Sacramento has shown its ability to do things different, but the proof is going to be in the pudding moving forward. Can we have some positive outcomes that truly make a difference, not just that make us feel better for a little bit, but that truly make a difference in that we prevent incidents from happening again? And can we also get at the underlying issues in our neighborhoods that have always plagued us — the inequities, the differences in some of our neighborhoods that are the underlying causes that cause all this division within our society? So, we’ll see. I’m hopeful we’re moving toward that. I believe the town that I’ve lived in my whole life is up to the challenge, and I think we can get there. I’m not super concerned about being an example for the rest of the country. I’m more concerned about how we get better as a Sacramento community.
Original: Jan. 18
You were the first African-American chief of police in Roseville, and now again in Sacramento. How has that informed your approach to this job?
Being black informs everything I do, at least to a certain extent, because I live in my skin every day. I think we’re all a product of our own experiences, regardless of our nationality or race or ethnicity. So I think my race gives me some experiences that others don’t have. Where I grew up gives me experiences that others don’t have. Things that happened growing up, all of those experiences form the basis of what I do every day. I have been told by people that because I am a police officer I don’t understand. Well, I’ve been black all my life and I grew up in Oak Park — what do you mean I don’t understand? I’ve just forgotten everything my mom’s taught me and that I experienced? No.
We are at a historically tough time across the U.S. for the relationship between police and the communities they serve. How do you improve police relations with this community?
I think we’ve always been in a tough time. The reality is that from the beginning we’ve had neighborhoods with a high level of trust and partnership with the police department, and other neighborhoods that don’t … My goal is to once and for all make it a permanent shift to where every neighborhood in our city has the same level of trust. What we do in the Fab Forties is going to be different than what we do in Del Paso Heights because the needs are different, but the trust level shouldn’t be different.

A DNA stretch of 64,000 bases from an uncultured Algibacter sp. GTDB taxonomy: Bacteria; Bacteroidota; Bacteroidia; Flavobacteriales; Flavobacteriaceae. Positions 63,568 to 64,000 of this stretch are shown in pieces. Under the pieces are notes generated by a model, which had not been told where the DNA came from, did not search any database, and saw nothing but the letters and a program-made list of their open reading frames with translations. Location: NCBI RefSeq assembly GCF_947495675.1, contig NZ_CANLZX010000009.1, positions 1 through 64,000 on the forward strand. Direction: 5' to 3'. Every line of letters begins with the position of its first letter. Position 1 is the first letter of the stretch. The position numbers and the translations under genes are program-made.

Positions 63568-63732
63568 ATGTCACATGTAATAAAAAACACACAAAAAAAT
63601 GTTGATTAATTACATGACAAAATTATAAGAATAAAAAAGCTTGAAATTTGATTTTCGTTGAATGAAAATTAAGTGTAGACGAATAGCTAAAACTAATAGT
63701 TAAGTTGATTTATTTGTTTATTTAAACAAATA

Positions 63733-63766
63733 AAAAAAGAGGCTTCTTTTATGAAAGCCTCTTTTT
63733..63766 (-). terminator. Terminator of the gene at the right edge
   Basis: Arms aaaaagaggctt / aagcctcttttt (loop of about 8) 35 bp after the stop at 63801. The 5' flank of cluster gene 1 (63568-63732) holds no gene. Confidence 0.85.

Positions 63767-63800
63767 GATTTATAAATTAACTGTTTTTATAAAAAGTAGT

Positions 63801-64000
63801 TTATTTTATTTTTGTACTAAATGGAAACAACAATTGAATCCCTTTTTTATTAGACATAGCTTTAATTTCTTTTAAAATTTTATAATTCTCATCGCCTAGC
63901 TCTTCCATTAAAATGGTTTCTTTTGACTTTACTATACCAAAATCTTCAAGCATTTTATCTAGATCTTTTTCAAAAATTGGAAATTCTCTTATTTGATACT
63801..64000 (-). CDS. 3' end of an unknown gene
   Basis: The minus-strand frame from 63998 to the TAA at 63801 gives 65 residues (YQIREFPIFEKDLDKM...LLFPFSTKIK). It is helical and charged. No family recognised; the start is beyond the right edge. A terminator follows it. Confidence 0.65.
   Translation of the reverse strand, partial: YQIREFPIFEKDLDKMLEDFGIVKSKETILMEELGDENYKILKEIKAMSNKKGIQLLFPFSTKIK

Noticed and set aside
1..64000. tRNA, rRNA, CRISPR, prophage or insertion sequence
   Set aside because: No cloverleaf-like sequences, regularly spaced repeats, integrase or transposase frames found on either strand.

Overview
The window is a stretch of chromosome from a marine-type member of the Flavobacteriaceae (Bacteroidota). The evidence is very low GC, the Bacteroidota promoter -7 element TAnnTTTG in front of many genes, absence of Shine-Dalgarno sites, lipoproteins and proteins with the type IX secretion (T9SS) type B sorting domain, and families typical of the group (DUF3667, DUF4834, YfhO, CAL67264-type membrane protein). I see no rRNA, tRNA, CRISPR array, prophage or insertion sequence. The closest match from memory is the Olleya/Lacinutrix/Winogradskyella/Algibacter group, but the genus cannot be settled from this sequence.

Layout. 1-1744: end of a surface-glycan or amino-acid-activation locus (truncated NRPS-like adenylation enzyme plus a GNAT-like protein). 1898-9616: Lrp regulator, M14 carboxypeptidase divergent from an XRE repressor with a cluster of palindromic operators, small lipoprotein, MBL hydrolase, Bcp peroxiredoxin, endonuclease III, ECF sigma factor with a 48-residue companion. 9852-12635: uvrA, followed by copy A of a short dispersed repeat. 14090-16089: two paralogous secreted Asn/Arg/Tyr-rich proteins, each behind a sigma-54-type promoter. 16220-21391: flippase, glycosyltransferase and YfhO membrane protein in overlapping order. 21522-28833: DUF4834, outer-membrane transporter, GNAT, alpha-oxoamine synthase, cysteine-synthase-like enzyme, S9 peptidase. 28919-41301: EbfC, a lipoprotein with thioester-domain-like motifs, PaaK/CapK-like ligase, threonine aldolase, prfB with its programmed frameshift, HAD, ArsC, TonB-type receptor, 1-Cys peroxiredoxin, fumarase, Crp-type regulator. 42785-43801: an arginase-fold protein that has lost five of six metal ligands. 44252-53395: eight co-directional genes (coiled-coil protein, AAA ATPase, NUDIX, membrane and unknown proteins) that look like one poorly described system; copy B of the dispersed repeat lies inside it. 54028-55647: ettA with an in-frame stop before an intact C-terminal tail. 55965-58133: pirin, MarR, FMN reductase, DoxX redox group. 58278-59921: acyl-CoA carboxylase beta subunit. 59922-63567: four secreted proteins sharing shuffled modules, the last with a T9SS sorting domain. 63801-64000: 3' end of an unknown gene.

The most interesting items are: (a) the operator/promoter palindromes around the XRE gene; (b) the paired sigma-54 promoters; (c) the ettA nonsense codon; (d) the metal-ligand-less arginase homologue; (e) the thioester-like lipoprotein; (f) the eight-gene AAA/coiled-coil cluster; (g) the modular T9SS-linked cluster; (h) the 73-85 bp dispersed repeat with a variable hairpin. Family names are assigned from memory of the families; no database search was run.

To think that we will never have somebody that makes a mistake in our department is foolish. But the community has to have faith that the police department is going to take it seriously and that if someone is violating that trust we’re going to address it in the appropriate manner. My responsibility is to ensure we get people in the department that have the compassion and the character needed to provide the services our communities deserve, and that if somebody slips through and comes onto the department that doesn’t have that, we handle it.
You know you mentioned that challenges of recruitment, what is your department doing to recruit more officers of color, women, I’ll leave it at that, people of color and women
That is a thing that we need to get better at …
Even before I got here [Sac PD] partnered with Sac State through the LECS Program [Law Enforcement Candidate Scholars Program], if you look at the LECS program, there are more women in that program than men — and these are all people that want to become police officers … We just hired out of the first cohort at Sac State. We hired four people that are in the academy right now in their second week, and all of them are either ethnically or gender diverse, two of them have a degree in criminal justice, one has a degree in early childhood development and one has a degree in ethnic studies. So, that’s one cog to help our department be diverse. I just recently met with the president of Sacramento City College and I’ll soon be meeting with the president of Cosumnes River College to do a similar program on those campuses, which are the most diverse campuses in our city…
One of the other things we’re doing is we need to change some things … Any traditional profession loves to talk about the good old days and how great it was in the good old days, but the good old days are why we’re where we’re at and so some things literally just need to change. So one of those things is there’s a lot of rules that go into becoming a police officer. And not only rules but practices … the way you’ve always done it. So in the last two academies that have already graduated, every single person that we kicked out of the academy for not passing something, 100 percent of the folks we kicked out of the last two academies were what you could term as diverse, either gender wise or ethnically. So in other words, no white males have been kicked out of the academy… The only two things that we kick people out of the academy for are our driving, which we call EVOC, and our range. And so those two things kick a very big portion of our diversity out of the academy…